How to vote this local election season

Julia Trowbridge

Interactive map created by Samantha Ye.


In 2017, only 28.25 percent of Fort Collins residents voted in City Council Elections.

The City of Fort Collins’ City Council is responsible for various decisions made throughout the City, from bringing scooters to Fort Collins, the installation of broadband internet and more. Residents of Fort Collins can vote for Councilmembers and the Mayor on April 2. This local election season, the Mayor and Councilmembers for Districts 1, 2, 4 and 6 are up for election.

“This gives local registered voters the opportunity to shape the community they live in,” wrote Fort Collins City Clerk Delynn Coldiron in an email to The Collegian. “They are able to have a voice in who will be representing them on City Council, as well as with the various ballot initiatives they get to weigh in on.”

Elections for City Council positions and other ballot issues happen every odd year, with ballots due on the first Tuesday of the month, after the first Monday. District Councilmembers are up for election every four years, with a maximum of two terms, while the Mayoral position is up for election every two years, with a maximum of three terms, according to the City Clerk’s website.

Registering to vote

Anyone who’s lived in Fort Collins 22 days prior to the election, is a United States citizen and is registered to vote can participate in Fort Collins’ local government elections. Residents can register to vote or check their registration at the Colorado Secretary of State’s website.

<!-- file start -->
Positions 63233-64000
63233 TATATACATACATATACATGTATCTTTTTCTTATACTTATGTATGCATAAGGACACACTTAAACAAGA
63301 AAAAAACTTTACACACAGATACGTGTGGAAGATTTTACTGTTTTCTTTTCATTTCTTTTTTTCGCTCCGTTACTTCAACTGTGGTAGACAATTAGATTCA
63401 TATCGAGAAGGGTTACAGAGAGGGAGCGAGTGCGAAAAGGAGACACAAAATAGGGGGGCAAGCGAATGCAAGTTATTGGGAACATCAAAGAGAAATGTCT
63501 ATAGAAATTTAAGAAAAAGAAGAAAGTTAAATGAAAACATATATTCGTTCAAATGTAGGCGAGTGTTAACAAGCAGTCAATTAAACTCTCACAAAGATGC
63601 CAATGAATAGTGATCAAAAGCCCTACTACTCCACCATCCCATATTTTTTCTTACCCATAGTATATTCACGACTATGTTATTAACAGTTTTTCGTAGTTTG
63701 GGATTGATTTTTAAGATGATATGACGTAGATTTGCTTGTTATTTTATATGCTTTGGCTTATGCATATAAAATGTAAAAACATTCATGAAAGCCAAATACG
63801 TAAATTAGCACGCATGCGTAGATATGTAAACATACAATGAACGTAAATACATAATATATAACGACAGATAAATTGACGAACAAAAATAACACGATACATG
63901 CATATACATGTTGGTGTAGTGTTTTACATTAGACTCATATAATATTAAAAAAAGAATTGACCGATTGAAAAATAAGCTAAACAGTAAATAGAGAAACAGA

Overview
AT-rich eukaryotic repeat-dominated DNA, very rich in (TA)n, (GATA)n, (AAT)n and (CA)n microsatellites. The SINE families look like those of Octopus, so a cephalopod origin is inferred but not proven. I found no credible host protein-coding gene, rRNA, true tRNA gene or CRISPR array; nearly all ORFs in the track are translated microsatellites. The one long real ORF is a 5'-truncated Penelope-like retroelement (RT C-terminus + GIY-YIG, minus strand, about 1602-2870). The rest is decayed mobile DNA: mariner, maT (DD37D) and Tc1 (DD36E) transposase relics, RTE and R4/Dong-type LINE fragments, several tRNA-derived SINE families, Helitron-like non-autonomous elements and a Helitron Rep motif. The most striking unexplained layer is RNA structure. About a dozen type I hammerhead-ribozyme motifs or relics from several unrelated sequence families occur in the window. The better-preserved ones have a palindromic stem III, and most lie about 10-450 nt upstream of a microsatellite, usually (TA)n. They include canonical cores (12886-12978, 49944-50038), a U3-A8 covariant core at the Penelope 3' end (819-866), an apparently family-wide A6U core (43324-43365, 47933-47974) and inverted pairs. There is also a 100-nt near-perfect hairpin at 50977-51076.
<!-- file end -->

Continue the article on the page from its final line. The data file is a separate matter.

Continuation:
Coldiron wrote that people are encouraged to register to vote by or before March 22. Residents who want to register after March 22 will need to visit the City Clerk’s Office in order to obtain a ballot.

How to vote

Fort Collins conducts their local elections by mail-in ballot, Coldiron wrote. Ballots will be mailed to residents starting March 15 and ballots must be mailed to the City Clerk’s office on or before March 28. Ballots cannot be received after April 2 by 7 p.m.

For people dropping off ballots, there are six drop-off boxes: South Transit Center, Senior Center, Fort Collins Police Services, Northside Aztlan Community Center, Larimer County Clerk and Recorder and City Hall.

This election season, the Mayoral position and Councilmembers for districts 1, 2, 4 and 6 are up for election. There are also two ballot initiatives pertaining to the Keep Fort Collins Great tax and raising the pay of City Councilmembers and the Mayor. People can determine what district they reside in using the interactive map on the top of the article.

Who’s running?

Michael Pruznick
Wade Troxell (current)

District 1:
Susan Gutowsky (current)
Glenn Haas
Joe Somodi

District 2:
Adam Eggleston
Susan Holmes
Noah Hutchison
Julie Pignataro

District 4:
Kristin Stephens (current)

District 6:
Lori Brunswig
Emily Gorgol
Fred Kirsch

Registered voter turnouts


Generally, voter turnouts in local elections are low, averaging at about 27 percent of a population voting in local elections nationwide, according to the New York Times. In Fort Collins, voter turnout from registered voters ranged from 58.48 percent to 28.25 percent since 1999. An increase in registered voter turnout tends to happen if there are items on the ballot that people are interested in, Coldiron wrote.

The City works with the City Communications office to work on increasing voter turnouts, Coldiron wrote. Some of the things the City does to encourage voter turnout include press releases, announcements on social media, and a CityWorks Program to help educate residents on the operations of local governments.

Julia Trowbridge can be reached at or on twitter @chapin_jules.